QUESTION: Madam Secretary, first of all, thank you for talking to Al Jazeera at the State Department. As you know, the Egyptian army, the supreme council of the armed forces in Egypt, have announced certain steps following the success of the revolution, as many Egyptians call it. And yet there is still some skepticism among many Egyptians that these measures are not enough. Where do you stand on that?
SECRETARY CLINTON: Well, I think that where we stand is with the Egyptian people. We want to be a good partner and friend as they make this transition. Three weeks ago, no one would have guessed that so much could have happened that would have been so responsive to the needs and aspirations that we heard coming from Tahrir Square. And now, like so many kinds of movements for change, the hard work of actually putting into place the steps that are necessary must be pursued, and it needs to be pursued as expeditiously as possible with as broad and inclusive a group of Egyptians involved. But we're just at the beginning of the transition.
QUESTION: What would you say is the most positive step that the Supreme Council of the Armed Forces has announced so far?
SECRETARY CLINTON: Well, I think that first of all, the role that the army played during the last weeks as a guarantor of the Egyptian state, as a institution that was well-respected by the Egyptian people, was absolutely essential. Contrast what happened in Egypt with what is going on today in Iran where, once again, the Iranian Government is lashing out, using violence against people who are expressing the same desires as we heard from Egypt.
So I have a lot of sympathy for what has already occurred in Egypt, but I have a sense of realism about what it's going to take to move forward. So far, what the supreme council has announced is in keeping with what they announced they would be doing, and in response to the desires of the Egyptian people and their demands. But I think everyone has to recognize that this transition where you have to rewrite a constitution, you have to pass new laws, you have to help form political parties -- there's a long to-do list, and everybody needs to be sort of focused on the task at hand. And that's going to take an enormous amount of energy from everybody involved.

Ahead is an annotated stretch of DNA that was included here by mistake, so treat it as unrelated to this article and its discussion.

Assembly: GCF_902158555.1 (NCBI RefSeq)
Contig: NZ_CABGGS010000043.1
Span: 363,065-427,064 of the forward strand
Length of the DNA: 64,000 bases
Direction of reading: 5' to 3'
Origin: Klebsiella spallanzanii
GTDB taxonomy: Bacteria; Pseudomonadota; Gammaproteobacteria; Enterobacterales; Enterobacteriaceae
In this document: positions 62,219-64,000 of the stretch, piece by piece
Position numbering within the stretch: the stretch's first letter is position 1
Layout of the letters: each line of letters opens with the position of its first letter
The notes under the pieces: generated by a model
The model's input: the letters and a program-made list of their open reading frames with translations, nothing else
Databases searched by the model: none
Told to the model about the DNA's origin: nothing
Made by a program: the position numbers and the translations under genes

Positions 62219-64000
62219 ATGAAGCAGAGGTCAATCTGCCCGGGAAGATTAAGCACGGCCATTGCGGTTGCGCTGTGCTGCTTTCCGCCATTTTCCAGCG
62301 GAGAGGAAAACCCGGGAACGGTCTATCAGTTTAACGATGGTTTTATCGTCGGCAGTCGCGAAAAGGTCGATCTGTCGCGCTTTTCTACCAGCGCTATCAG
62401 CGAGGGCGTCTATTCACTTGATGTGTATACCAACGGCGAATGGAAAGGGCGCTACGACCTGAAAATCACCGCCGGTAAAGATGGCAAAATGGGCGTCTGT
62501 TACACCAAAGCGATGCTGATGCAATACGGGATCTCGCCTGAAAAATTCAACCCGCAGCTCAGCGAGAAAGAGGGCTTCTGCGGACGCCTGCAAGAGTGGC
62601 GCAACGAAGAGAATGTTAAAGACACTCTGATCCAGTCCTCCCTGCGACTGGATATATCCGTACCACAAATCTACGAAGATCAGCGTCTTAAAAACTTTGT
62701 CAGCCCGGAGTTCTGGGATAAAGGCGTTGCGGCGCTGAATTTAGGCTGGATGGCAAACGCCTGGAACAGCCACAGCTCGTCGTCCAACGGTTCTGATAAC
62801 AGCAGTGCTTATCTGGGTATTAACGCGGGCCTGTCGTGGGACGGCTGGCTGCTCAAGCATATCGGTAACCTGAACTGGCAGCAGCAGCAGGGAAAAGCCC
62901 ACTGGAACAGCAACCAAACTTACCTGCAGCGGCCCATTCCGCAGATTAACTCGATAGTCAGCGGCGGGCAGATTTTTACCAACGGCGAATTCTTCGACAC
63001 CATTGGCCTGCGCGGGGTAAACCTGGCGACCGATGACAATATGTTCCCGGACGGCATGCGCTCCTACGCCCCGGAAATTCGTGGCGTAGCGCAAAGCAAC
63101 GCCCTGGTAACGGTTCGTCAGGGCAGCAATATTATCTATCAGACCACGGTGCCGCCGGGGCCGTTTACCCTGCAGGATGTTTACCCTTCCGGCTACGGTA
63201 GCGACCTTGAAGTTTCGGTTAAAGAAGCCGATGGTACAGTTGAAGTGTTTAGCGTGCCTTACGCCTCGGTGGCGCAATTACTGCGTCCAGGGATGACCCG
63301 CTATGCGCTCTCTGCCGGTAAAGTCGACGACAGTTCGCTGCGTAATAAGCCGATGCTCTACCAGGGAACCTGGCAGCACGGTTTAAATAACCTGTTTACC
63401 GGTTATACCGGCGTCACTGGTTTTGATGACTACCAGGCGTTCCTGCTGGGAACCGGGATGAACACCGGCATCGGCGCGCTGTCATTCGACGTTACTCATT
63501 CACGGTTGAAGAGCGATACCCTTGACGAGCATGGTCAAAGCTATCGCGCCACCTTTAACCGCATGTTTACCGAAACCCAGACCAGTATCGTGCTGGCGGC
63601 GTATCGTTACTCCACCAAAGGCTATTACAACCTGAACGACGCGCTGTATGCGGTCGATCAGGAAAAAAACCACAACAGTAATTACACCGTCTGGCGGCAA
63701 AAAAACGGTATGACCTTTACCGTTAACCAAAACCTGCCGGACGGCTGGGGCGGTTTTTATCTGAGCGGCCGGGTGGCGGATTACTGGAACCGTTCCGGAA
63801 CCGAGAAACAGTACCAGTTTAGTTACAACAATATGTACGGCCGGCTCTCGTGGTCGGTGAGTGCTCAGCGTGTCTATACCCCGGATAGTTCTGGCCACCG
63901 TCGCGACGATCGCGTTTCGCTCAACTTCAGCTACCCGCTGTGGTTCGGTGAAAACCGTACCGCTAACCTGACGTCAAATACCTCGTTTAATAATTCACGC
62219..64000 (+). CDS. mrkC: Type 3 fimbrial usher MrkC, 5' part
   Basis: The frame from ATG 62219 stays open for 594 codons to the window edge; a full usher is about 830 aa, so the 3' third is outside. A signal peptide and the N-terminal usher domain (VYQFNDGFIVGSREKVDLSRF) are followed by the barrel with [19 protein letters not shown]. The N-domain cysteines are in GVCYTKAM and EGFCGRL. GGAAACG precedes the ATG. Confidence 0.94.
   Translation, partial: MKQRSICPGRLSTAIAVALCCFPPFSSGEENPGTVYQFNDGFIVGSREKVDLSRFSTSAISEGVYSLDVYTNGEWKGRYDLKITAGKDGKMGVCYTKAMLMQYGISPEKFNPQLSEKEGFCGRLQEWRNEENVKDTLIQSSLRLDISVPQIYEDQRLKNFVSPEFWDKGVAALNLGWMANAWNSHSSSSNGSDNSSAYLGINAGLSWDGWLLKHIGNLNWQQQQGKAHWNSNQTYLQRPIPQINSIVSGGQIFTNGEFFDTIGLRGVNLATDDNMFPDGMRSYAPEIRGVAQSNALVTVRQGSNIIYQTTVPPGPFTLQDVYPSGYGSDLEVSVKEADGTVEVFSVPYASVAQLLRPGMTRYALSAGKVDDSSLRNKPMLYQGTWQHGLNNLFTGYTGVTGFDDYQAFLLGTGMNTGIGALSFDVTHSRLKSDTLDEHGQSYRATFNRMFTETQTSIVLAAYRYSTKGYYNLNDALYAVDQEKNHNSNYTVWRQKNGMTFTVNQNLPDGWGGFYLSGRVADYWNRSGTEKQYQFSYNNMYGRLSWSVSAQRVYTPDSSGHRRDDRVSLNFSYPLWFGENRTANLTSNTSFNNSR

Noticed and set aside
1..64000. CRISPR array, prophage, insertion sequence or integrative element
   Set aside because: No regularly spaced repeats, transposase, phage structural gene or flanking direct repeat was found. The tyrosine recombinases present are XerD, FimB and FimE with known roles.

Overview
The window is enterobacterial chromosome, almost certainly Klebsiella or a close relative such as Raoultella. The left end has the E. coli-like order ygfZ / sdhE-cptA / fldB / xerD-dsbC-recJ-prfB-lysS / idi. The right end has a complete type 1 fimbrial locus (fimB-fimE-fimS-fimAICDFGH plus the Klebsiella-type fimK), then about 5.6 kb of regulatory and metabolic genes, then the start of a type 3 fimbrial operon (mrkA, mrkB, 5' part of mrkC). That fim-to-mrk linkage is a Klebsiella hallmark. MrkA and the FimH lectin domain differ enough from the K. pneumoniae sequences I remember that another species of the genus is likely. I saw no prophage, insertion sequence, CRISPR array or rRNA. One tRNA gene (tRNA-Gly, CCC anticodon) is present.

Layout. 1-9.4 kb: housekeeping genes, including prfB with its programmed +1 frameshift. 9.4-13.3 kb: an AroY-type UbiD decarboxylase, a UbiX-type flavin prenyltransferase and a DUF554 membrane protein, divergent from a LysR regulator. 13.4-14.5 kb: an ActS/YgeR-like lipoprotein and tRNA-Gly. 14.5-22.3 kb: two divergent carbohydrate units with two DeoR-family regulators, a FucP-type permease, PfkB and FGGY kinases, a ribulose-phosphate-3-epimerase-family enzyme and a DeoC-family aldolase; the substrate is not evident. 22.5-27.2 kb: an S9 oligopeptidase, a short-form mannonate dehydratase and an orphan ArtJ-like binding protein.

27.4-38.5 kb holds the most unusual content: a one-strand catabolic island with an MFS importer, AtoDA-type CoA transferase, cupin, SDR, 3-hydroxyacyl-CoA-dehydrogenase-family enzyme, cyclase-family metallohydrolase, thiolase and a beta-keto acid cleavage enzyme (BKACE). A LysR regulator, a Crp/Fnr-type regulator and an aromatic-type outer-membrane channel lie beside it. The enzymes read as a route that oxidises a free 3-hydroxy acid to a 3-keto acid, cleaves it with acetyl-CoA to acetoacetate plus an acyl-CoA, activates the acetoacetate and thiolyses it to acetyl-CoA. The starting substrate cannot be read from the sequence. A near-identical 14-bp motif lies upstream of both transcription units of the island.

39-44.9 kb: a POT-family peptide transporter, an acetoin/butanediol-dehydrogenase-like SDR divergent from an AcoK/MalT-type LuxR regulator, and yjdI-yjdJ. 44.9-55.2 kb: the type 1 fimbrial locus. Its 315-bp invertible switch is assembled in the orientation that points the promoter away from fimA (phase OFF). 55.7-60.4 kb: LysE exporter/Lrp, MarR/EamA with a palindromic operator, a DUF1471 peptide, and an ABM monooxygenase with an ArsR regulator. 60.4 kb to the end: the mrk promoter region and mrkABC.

QUESTION: But you would have -- one would have thought that because of the last three weeks of protests in Egypt, because of the discontent over about two decades about the issue of the state of emergency, that the first thing the army would do is to respond to the demands of young people and a lot of other Egyptians that it be lifted immediately. They haven't done that yet. How do you -- what would you counsel them to do?
SECRETARY CLINTON: Well, it's not for me to counsel them. This is an Egyptian process that must be directed and defined by the Egyptian people. One of the demands, which we have supported for a long time, is to lift the emergency decree. There has been an announcement that that will be done, and we hope that it will be.
QUESTION: How soon would you want to see that happen, though?
SECRETARY CLINTON: I'm not going to substitute my judgment sitting here in the very beautiful comfort of the State Department for what is going on in Egypt right now. I think it's important that the United States and others who wish to see a positive outcome of this struggle by the Egyptian people to achieve their own democracy be supportive, but don't pretend that we know more than what the people in Egypt know. And we want to see changes. We've been for that for many years, both publicly and privately. But now, thankfully, the future really is in the hands of Egyptians themselves.
QUESTION: Madam Secretary, I'm sure you're aware of this. A lot of people in the Arab world, particularly in Egypt, listening to you now, especially those people who thought that the U.S. had sat on the fence before Mubarak fell, whether you agree with that description or not -- they all say the U.S. Government is doing it again -- when they're asked to make a clear choice, a clear decision whether they support the army or the demonstrators, the U.S. Government is sitting on the fence again.
SECRETARY CLINTON: Well, I have to obviously object to that characterization. We were consistent and clear. We were against violence. We communicated that many times over and over again to every level in the Egyptian Government, and in particular to the army. We were in favor of the universal human rights of the Egyptian people, and we have long been in support of that and pushed the government to take reforms that would realize that. And we were in favor of political change. But I think it is inappropriate for us to do more than say what we have always said. We have said repeatedly the emergency law needs to be lifted. But now, this is a process that is being worked on by Egyptians.
The Mubarak era is over. There is a new effort that is just beginning, and I think it is an -- it's important that the United States be seen as supporting the transition to democracy, and that is where we stand. We are strongly in favor of it. We want to see it as soon as it can come. But we are also conscious that at many points in history, this incredible movement for change can be hijacked by external or internal forces that do not follow through on the promises made, do not realize the aspirations of the Egyptian people. So our goal is to keep our eye on the outcome. Let us get to democracy that will, once and for all, meet the needs of the Egyptian people and give Egypt a chance to serve as a model for the entire region that needs desperately to see that.